Monday, November 30, 2009

Court orders forensic examinations of defendant's hard drives to remedy discovery abuses

Although it's hard to tell from the opinion, it’s safe to assume that Bennett v. Martin (Ohio Ct. App. 11/24/09) [PDF] started out like any other run of the mill discrimination lawsuit. Then, the defendant started playing hide the ball in discovery, which, after lots of motions, led to the trial court ordering the forensic imaging of the employer’s hard drives to confirm or deny the existence of certain documents. Bennett is an excellent lesson in what can go wrong in litigation, and I commend it to your reading so that you can see how garden variety discovery disputes can quickly escalate and consume an entire case.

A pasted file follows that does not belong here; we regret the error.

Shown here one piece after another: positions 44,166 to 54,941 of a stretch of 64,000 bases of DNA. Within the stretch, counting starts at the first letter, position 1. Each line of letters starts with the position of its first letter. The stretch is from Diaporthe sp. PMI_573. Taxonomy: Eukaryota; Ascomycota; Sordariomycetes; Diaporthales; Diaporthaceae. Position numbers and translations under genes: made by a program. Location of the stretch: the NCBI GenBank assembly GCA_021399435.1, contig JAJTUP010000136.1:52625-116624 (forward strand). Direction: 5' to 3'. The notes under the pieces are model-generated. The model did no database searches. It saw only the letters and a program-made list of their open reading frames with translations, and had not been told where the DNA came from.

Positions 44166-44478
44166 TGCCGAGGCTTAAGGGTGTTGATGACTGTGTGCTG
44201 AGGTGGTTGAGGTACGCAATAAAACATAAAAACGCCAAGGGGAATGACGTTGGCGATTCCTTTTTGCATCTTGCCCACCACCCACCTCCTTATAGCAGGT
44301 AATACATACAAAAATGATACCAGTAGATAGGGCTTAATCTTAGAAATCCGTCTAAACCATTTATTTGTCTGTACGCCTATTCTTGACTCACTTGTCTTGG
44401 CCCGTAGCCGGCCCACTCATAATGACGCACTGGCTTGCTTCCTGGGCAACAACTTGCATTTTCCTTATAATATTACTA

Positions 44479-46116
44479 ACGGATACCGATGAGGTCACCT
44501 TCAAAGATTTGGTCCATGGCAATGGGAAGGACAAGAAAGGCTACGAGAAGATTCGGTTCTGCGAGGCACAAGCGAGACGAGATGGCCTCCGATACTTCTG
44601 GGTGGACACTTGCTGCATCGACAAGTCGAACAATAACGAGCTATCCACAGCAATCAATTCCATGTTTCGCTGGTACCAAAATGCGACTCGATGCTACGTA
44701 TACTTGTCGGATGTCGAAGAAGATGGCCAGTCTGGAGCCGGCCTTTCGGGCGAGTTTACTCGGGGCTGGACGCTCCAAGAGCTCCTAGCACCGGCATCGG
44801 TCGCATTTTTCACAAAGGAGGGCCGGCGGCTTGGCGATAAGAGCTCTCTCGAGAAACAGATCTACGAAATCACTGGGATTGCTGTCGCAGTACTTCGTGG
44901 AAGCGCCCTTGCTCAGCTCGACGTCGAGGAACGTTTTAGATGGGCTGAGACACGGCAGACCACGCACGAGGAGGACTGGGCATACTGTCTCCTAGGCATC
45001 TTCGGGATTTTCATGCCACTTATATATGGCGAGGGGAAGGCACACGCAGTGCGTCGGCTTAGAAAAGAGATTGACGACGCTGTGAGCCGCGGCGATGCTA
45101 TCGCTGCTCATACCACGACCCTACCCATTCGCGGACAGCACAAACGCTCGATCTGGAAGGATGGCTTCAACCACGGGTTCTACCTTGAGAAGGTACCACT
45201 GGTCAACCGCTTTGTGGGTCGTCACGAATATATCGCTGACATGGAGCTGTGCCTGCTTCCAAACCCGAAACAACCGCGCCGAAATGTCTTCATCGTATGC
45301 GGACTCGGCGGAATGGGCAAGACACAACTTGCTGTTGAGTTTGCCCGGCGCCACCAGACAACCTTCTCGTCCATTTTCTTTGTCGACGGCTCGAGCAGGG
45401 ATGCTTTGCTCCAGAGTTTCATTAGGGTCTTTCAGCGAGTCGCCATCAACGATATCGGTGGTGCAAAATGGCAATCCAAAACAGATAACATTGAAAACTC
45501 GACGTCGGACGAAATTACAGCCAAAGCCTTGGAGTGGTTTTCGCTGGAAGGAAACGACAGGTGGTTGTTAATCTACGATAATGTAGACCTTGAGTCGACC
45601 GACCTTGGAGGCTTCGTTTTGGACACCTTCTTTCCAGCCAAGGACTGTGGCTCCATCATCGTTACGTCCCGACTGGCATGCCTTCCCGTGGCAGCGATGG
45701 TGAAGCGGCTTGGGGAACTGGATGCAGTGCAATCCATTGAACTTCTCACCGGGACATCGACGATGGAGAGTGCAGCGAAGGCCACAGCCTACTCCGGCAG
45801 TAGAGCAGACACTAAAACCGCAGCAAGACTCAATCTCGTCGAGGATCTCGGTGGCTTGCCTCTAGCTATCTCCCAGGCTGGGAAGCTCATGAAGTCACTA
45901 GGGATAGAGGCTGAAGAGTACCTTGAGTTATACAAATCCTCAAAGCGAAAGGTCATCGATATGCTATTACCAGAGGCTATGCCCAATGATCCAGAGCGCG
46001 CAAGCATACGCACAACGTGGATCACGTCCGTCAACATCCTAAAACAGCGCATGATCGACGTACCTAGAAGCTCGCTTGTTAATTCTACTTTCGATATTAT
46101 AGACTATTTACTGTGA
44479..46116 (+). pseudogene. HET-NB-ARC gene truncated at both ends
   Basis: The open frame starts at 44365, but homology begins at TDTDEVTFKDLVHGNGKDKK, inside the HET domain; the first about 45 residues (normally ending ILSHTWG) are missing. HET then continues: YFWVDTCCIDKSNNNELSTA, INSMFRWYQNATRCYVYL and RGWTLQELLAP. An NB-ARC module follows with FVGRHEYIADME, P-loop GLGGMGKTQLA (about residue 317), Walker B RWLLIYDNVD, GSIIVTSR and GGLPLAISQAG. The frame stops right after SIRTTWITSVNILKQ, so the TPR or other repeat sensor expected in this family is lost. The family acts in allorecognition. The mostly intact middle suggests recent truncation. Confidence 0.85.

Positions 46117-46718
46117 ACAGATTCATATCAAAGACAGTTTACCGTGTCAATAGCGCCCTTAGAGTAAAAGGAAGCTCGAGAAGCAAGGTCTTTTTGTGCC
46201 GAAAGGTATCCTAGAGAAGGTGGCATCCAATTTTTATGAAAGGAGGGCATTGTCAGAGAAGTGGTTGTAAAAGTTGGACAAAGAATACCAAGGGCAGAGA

The bottom line for employers (and really any litigant) – pick your battles. If the court thinks you’re being dishonest with your opponent, it will give the other side latitude to figure it out. If the court thinks you’re being dishonest with it (as was the case in Bennett), then all bets are off.

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